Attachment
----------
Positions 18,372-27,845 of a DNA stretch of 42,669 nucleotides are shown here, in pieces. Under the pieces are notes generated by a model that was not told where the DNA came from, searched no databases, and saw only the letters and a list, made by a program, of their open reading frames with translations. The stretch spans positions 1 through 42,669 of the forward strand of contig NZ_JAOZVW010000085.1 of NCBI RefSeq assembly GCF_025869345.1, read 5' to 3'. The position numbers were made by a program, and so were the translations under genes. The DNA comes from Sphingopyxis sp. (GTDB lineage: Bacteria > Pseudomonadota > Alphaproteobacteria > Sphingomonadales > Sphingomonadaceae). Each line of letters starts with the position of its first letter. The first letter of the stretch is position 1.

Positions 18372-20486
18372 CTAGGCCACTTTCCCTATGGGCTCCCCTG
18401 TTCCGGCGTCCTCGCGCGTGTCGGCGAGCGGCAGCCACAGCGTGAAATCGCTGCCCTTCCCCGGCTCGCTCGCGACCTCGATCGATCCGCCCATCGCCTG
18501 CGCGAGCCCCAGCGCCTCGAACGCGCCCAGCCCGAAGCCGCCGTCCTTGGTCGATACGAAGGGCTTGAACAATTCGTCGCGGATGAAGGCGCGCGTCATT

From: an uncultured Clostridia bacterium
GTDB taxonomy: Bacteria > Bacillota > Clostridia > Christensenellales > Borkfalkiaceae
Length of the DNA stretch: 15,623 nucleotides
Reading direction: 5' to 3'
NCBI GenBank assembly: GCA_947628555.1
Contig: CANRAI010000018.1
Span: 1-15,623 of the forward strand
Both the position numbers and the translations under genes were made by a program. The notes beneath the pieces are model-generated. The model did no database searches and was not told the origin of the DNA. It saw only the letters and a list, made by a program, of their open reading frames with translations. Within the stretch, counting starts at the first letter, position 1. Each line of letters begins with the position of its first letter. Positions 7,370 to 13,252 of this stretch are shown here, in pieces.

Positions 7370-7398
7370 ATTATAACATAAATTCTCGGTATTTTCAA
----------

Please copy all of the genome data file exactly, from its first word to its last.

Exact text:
Positions 18,372-27,845 of a DNA stretch of 42,669 nucleotides are shown here, in pieces. Under the pieces are notes generated by a model that was not told where the DNA came from, searched no databases, and saw only the letters and a list, made by a program, of their open reading frames with translations. The stretch spans positions 1 through 42,669 of the forward strand of contig NZ_JAOZVW010000085.1 of NCBI RefSeq assembly GCF_025869345.1, read 5' to 3'. The position numbers were made by a program, and so were the translations under genes. The DNA comes from Sphingopyxis sp. (GTDB lineage: Bacteria > Pseudomonadota > Alphaproteobacteria > Sphingomonadales > Sphingomonadaceae). Each line of letters starts with the position of its first letter. The first letter of the stretch is position 1.

Positions 18372-20486
18372 CTAGGCCACTTTCCCTATGGGCTCCCCTG
18401 TTCCGGCGTCCTCGCGCGTGTCGGCGAGCGGCAGCCACAGCGTGAAATCGCTGCCCTTCCCCGGCTCGCTCGCGACCTCGATCGATCCGCCCATCGCCTG
18501 CGCGAGCCCCAGCGCCTCGAACGCGCCCAGCCCGAAGCCGCCGTCCTTGGTCGATACGAAGGGCTTGAACAATTCGTCGCGGATGAAGGCGCGCGTCATT

From: an uncultured Clostridia bacterium
GTDB taxonomy: Bacteria > Bacillota > Clostridia > Christensenellales > Borkfalkiaceae
Length of the DNA stretch: 15,623 nucleotides
Reading direction: 5' to 3'
NCBI GenBank assembly: GCA_947628555.1
Contig: CANRAI010000018.1
Span: 1-15,623 of the forward strand
Both the position numbers and the translations under genes were made by a program. The notes beneath the pieces are model-generated. The model did no database searches and was not told the origin of the DNA. It saw only the letters and a list, made by a program, of their open reading frames with translations. Within the stretch, counting starts at the first letter, position 1. Each line of letters begins with the position of its first letter. Positions 7,370 to 13,252 of this stretch are shown here, in pieces.

Positions 7370-7398
7370 ATTATAACATAAATTCTCGGTATTTTCAA